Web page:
Are you bipolar? Here are the symptoms I ignored.

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No one wants to be mentally ill, right? I’m not sure; I think I did. Or rather, I didn’t want to be mentally ill as much as I wanted to be able to explain why my own brain felt so familiar and so foreign to me at the same time. One day I’d wake certain that the world would be better off without me. I’d begin planning my own death, picturing my children at my funeral, wondering who my husband might marry. Days later I’d be awake all night, an electric surge of creativity consuming me, the feeling that the world couldn’t possibly be better.

My official Bipolar Disorder Type 2 diagnosis wasn’t a surprise; it was just a matter of putting in the file the thing we already knew. Still, even though I knew it, even though I wanted the confirmation that my pendulum of tortured feelings wasn’t normal, it felt a little like a death sentence — not just because folks with bipolar disorder are more likely to die by suicide (my great aunt being among them), but also because once you’ve got a diagnosis, you can’t really in good conscience pretend that things are just fine. Things are clearly not fine.

For many years I pretended things were fine. And the people around me went along with it. No one wants to be mentally ill; no one wants to be married to someone mentally ill. While I was pretending everything was fine, there were bipolar disorder red flags flying all around me like the goddamn United Nations. If anyone has ever asked you, “Are you bipolar?” or if you’ve questioned it yourself, this might be useful.

Here are a few of my red flags:

Depression

This is a given with bipolar disorder — after all, that’s what bipolar means. For me, it started in high school. I had a bout of somewhat mild depression, triggered by a move away from my hometown. That was immediately followed by a period of very clear hypomania (disguised as overachieving). That bout of mania was followed by another period of depression.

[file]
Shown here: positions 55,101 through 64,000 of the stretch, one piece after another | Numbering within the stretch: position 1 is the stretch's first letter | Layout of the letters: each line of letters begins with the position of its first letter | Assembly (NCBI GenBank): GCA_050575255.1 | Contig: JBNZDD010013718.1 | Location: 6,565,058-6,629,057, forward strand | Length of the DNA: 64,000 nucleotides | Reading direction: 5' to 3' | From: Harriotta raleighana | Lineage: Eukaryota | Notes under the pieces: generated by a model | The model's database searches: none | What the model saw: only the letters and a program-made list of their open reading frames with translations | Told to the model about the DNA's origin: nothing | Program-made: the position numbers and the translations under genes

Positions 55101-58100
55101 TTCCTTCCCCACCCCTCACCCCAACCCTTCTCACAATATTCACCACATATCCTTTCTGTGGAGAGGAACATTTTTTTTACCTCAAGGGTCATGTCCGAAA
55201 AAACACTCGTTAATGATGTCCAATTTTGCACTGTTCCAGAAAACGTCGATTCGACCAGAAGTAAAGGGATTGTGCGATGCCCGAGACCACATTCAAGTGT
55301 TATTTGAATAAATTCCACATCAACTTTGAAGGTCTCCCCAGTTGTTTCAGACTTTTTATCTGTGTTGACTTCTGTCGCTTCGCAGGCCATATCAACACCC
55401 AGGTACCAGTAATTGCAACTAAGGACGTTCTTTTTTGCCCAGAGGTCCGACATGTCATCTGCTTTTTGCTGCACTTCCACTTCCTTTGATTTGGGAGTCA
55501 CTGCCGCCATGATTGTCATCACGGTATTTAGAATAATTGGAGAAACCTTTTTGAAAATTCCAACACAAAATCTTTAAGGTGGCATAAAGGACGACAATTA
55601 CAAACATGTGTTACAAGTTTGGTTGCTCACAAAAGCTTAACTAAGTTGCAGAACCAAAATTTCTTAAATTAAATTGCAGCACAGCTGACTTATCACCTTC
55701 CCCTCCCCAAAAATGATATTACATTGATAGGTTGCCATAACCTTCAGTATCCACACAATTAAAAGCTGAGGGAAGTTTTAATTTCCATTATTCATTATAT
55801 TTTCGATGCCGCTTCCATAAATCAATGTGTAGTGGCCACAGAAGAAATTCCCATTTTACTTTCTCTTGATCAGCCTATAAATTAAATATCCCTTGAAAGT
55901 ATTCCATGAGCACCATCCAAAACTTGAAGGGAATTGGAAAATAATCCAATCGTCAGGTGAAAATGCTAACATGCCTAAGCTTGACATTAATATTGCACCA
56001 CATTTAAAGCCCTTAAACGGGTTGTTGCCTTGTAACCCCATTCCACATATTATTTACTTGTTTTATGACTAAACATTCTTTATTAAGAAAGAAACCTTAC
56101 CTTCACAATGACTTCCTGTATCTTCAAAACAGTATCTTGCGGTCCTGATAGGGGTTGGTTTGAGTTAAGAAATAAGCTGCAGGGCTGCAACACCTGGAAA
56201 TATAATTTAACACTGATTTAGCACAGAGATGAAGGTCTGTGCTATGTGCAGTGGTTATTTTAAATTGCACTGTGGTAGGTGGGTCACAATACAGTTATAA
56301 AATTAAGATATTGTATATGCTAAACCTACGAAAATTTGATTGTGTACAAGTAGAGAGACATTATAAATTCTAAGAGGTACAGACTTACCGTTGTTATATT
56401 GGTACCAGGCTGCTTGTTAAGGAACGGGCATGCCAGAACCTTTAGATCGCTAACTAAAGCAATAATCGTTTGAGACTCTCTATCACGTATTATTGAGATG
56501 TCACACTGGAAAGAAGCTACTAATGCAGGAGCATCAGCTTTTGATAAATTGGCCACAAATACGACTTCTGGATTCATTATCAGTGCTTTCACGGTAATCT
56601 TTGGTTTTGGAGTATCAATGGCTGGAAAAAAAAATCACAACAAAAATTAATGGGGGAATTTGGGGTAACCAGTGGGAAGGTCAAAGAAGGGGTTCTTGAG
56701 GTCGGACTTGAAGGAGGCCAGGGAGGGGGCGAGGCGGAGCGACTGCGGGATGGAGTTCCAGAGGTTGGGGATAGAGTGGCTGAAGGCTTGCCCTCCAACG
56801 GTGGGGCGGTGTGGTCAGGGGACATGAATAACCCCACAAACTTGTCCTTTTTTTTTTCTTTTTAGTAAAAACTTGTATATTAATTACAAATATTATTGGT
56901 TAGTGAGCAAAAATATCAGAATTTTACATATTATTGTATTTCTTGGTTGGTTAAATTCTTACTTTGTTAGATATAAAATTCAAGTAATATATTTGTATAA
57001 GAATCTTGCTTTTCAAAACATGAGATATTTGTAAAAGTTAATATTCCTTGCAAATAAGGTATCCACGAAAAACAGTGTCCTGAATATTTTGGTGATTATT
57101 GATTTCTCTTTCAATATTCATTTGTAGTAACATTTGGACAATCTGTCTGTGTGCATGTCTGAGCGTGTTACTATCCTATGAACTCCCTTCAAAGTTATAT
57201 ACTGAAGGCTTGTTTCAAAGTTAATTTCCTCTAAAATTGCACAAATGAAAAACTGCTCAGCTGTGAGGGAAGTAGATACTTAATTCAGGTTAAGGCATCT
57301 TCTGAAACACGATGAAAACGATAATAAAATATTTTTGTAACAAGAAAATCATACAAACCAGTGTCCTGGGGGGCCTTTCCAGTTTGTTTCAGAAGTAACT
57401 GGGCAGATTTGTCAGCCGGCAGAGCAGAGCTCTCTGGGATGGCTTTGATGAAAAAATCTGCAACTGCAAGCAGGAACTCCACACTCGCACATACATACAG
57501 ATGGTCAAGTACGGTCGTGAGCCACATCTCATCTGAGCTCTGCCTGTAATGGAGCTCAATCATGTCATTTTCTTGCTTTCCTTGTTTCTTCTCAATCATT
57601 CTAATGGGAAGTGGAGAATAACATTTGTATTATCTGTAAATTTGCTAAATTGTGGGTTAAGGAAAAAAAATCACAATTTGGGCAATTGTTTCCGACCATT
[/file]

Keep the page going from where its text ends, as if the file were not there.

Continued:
All of these early signs were chalked up to typical teenage mood swings. The difference was in the severity and timing of the shifts. The “average” age of onset is 25, but that number, when looked at more broadly, has a huge span from ages 15 to 30. I had my first mild depressive episode when I was 15, my first hypomanic episode at 16. And so on.

LISTEN: Author Marian Keyes shares the unusual way her depression manifested. Post continues below.

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Flight of ideas

What psychiatrists and the DSM call the “flight of ideas” looks a lot like extreme creativity. For me, it looked like this:

I might be frantically sewing a quilt (I was big into quilting/sewing in the mid-90s). Mid-quilt I’d decide to make a dress. While I was making the dress, I might decide I wanted to try a complicated recipe or clean under all the sinks or vacuum for an unreasonable amount of time (that was the OCD sneaking in). Then I’d stop all of that and write in my journal for an hour, or decide I was going to be a poet, or try some new complicated craft.

This “flight of ideas” can take a few different forms, but the common thread is the rapid switching of mental gears.

Boundless energy (psychiatrists call this “hypomania”)

And when I say boundless, I do mean boundless. This isn’t like ,“I’m not very tired.” It’s more like, “I can skip sleep entirely” or sleep an hour or two and wake up feeling like I slept all night.

To be frank, this is the thing medication took from me that I really miss. A lot of my writing energy is tied to the hypomania. For a creative person, losing that energy feels really f&*king devastating. I’m using the f-word because there is no more apt way to describe it.

Short temper

This isn’t something everyone experiences, but I certainly did. I might be incredibly patient one moment, and yelling at the top of my lungs the next.